The 1937 Flood Watch
The 1937 Flood Watch Podcast


#160 / Dec. 23 Podcast

In our country, we often know it as “What Child Is This?” based on a Christmas verse written more than a century and a half ago. But, of course, the tune “Greensleeves” is even more deeply enshrined in our common human experience.

One of the oldest melodies we know, the song originally it wasn’t religious in nature at all. On the contrary, its earlier lyrics told the story of a painful romantic conundrum (with some, uh, subtly salacious references).

Popular legend even attributes the song to King Henry VIII, who was said to have written it for the ill-fated Anne Boleyn.

Or Not

That association, though, is wrong, says author Lisa Colton in her book Angel Song: Medieval English Music in History. Actually, Colton finds “Greensleeves” originated a generation later, during the reign of Henry’s daughter, Queen Elizabeth I.

At any rate, the melody is well over four centuries old and is, even now, still going strong. First published in 1580, the tune was used for a wide variety of 16th and 17th century broadside ballads.

In fact, so well known was “Greensleeves” by the time of William Shakespeare that he could refer to it by name three times in his play, “The Merry Wives of Windsor,” each time with a bit of a wink and a nod.

Losing Those Love’s Labors

That’s because the song’s original lyrics dealt with a spurned lover who accused one “Lady Greensleeves” of casting him off "discourteously," after he had done no less than (1) paid for her lodgings and bought her (2) a petticoat, (3) a pearl-bedecked gown and (4) a jeweled necklace.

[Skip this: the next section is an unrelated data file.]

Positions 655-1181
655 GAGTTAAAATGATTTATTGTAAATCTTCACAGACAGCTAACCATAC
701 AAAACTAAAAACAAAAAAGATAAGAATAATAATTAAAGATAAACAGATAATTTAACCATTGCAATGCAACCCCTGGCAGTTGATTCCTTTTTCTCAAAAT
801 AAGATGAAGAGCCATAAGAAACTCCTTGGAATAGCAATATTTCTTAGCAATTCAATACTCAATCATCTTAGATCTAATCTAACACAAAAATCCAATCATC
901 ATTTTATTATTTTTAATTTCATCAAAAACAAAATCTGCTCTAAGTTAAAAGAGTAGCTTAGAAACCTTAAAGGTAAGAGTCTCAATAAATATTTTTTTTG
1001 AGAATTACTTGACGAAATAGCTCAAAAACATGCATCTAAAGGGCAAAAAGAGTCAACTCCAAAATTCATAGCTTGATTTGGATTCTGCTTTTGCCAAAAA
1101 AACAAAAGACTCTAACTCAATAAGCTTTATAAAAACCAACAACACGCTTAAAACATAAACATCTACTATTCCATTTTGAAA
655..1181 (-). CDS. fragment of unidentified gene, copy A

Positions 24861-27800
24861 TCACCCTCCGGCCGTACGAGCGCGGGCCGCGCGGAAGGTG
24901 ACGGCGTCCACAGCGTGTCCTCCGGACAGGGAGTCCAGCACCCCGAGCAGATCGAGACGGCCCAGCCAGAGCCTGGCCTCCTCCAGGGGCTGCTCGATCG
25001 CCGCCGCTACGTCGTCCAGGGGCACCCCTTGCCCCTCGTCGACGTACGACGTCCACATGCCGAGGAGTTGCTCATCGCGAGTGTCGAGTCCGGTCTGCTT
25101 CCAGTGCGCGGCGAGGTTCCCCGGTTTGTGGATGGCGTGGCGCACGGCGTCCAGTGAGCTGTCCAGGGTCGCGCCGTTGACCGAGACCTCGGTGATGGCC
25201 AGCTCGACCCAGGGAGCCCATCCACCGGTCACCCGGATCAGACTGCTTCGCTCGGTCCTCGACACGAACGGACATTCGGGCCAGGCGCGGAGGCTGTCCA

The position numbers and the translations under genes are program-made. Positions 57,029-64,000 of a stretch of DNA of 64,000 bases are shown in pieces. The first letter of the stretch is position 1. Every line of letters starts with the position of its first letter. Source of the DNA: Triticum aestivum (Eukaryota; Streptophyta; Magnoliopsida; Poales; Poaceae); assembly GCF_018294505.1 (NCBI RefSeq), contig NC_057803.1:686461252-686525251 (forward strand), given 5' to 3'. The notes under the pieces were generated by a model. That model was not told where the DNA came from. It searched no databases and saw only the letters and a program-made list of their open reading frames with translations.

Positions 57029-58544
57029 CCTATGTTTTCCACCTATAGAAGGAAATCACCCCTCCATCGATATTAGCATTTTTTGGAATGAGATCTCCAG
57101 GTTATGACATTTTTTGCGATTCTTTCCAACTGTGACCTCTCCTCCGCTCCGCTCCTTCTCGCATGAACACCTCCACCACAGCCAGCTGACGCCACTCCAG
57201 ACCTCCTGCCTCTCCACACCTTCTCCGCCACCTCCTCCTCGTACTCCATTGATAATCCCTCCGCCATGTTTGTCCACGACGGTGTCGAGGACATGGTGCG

And more. A scandalous twist is implied in the title. But to understand the naughty bits, we need to know that in Elizabeth’s day, the color green often hinted at promiscuity, suggesting images of a woman getting grass stains on her dress from a frolic or two in the woods.

The Christmas Connection

It was another century or so before this ancient, beautiful melody started being connected with the holidays.

By the 1680s the tune had definitely started getting “churched,” but it took another 200 years for British hymn writer William Chatterton Dix to come along and, in 1865, write "What Child Is This?" undoubtedly our own time’s most popular “Greensleeves” re-envisioning.

Ever since then, the song has clung to its religious and holiday veneer. It never really seems to get very old, does it?

Click here to enjoy our 2022 Christmas gift, with Vanessa, Dan and Sam soloing on “Greensleeves.”

Oh, and if you’d like to hear a vocal treatment, check out Floodster Emerita Michelle Hoge’s rendition of “What Child Is This?” in our Christmas playlist. Here’s a direct link to our “La Flood Navidad” Christmas show.

Meanwhile, have a joyful Christmas, dear friends. Here’s to comfort and joy all around!

The 1937 Flood Watch
The 1937 Flood Watch Podcast
Each week The 1937 Flood, West Virginia's most eclectic string band, offers a free tune from a recent rehearsal, show or jam session. Music styles range from blues and jazz to folk, hokum, ballad and old-time. All the podcasts, dating back to 2008, are archived on our website; you and use the archive for free at: